Woodchopper wrote: ↑
Mon Feb 20, 2023 10:58 am
EACLucifer wrote: ↑
Sun Feb 19, 2023 7:43 pm
Some, perhaps. It would be very charitable to believe that pay not reaching troops is entirely accidental, though.
Yes, likely the pay was diverted by corrupt officials. A database may help solve that kind of administrative problem.
There's an instructive section in Duflo and Banerjee's book Poor Economics
. The story they tell is about the Indian health service. But a colleague implemented the same thing in the South Sudan education service. And it has happened in many other less developed countries and sectors.
So foreign consultant turns up in ldc in the admin of a public service with problems. Consultant quickly observes poor work attendance, incompetent payroll system, phantom and duplicate workers being paid, etc. So foreign consultant sets up competent admin system with proper payroll database, and a system of detecting and recording of workers in attendance at their jobs, etc. If consultant is BigAccountsCo then, it's a complex system requiring big computing power. If it's my friend wording in South Sudan, then it's a simple, easy to maintain, spreadsheet that will run on a 10-yr-old reconditioned PCs, with a macro to run the monthly payroll. So they turn it on, and very quickly they purge all the phantom and duplicate employees. And very quickly workers realise they have to turn up and work to be paid, so worker attendance suddenly becomes excellent.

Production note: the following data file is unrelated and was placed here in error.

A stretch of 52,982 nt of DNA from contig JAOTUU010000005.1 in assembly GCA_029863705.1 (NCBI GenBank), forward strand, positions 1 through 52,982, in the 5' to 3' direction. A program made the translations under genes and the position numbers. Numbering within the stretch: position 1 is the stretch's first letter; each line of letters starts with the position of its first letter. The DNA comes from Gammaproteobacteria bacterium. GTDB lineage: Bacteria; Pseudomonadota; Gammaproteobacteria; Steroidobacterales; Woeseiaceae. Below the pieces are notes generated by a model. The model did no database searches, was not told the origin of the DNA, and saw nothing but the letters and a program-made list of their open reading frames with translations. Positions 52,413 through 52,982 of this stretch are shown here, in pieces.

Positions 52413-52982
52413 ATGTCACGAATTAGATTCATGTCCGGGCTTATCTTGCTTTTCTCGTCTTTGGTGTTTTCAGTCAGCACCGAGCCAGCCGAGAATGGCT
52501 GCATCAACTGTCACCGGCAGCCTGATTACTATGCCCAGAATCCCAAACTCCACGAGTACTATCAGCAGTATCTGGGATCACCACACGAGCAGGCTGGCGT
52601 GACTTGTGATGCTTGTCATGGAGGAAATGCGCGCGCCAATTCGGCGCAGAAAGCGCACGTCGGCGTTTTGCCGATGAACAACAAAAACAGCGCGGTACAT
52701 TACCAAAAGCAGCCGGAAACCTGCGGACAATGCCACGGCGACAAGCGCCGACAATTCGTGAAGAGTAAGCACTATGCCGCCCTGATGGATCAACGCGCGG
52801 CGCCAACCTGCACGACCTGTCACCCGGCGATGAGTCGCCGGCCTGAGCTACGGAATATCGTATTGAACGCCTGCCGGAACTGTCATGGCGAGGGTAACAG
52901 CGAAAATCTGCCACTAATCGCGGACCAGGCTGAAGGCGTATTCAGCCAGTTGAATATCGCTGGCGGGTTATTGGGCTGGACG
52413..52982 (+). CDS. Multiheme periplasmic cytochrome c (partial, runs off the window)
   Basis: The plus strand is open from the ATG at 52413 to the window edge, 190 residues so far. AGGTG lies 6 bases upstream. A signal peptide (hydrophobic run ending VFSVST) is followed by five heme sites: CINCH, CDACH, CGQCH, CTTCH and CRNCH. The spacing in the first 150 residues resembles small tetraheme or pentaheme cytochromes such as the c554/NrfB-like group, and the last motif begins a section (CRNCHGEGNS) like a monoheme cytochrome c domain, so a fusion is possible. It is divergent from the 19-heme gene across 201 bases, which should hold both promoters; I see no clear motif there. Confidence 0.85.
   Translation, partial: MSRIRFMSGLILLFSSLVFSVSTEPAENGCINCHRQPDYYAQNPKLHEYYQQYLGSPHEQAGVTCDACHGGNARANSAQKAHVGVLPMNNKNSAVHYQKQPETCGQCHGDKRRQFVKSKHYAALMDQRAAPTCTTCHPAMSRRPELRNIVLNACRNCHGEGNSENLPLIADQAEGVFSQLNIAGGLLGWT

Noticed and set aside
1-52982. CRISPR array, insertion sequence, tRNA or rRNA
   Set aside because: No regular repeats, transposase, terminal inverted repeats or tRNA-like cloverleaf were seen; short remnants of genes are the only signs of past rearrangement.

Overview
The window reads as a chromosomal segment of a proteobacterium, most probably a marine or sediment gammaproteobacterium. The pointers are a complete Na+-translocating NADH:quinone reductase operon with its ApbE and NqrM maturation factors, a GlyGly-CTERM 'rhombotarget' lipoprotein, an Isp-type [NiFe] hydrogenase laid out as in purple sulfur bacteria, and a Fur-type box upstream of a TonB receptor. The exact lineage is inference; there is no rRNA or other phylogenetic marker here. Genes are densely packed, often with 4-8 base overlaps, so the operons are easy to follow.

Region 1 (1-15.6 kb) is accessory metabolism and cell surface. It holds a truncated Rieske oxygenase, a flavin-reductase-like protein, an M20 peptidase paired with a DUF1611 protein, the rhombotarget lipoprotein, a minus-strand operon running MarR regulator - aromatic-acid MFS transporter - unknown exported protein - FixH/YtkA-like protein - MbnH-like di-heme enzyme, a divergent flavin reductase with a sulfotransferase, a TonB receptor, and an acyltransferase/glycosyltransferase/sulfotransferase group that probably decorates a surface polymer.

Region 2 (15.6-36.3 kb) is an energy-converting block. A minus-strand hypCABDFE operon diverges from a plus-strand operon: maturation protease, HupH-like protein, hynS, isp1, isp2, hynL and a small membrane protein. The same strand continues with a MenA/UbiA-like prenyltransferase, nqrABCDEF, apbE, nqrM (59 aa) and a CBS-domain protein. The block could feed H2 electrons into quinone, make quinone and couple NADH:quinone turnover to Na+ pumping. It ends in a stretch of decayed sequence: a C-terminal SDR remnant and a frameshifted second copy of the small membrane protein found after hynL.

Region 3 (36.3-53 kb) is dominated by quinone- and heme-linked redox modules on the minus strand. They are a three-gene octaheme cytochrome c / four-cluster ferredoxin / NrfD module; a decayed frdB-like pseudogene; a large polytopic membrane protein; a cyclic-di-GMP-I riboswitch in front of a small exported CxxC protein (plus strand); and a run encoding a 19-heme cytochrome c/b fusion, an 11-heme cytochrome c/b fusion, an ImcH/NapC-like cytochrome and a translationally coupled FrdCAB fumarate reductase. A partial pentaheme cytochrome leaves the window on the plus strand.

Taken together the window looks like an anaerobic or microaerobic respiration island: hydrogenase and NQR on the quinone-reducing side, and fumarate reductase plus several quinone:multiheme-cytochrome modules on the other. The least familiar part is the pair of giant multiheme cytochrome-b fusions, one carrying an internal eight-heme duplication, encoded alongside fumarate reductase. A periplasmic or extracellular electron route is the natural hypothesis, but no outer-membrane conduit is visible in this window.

But foreign consultant goes home, and after a couple of months, things seem to be relapsing to the old ways. Workers have worked out how they can be in attendance and working on the system, but not actually there, through conspiracy with others. New ways of conspiring to get phantom and duplicate workers onto the system are worked out and start to spread through it. And after a year or so, it's no different from before.
Because it was never the case that the local people couldn't set up a fit-for-purpose worker database and attendance system, if they wanted to. It is a very obvious thing and very simple to do. They just had no interest in doing so, right to the top. The whole point was that the place where the power lay had a vested interest in how things were, and a network of influence through the organisation to maintain the subversion of any such system. And so you give them the nice new system. But the place where the power and influence are, as soon as you are out of the way, subverts the system once again, and reawakens their network of influence to conspire to keep it like that, and operate it.
Corruption is very much about people with power and networks of influence. Combating it require disrupting those networks of influence and centres of corrupt power. A database and admin system is not adequate, unless those operating it have greater power than those subverting it, and sufficient influence to destroy their networks of influence that they implement their corruption through.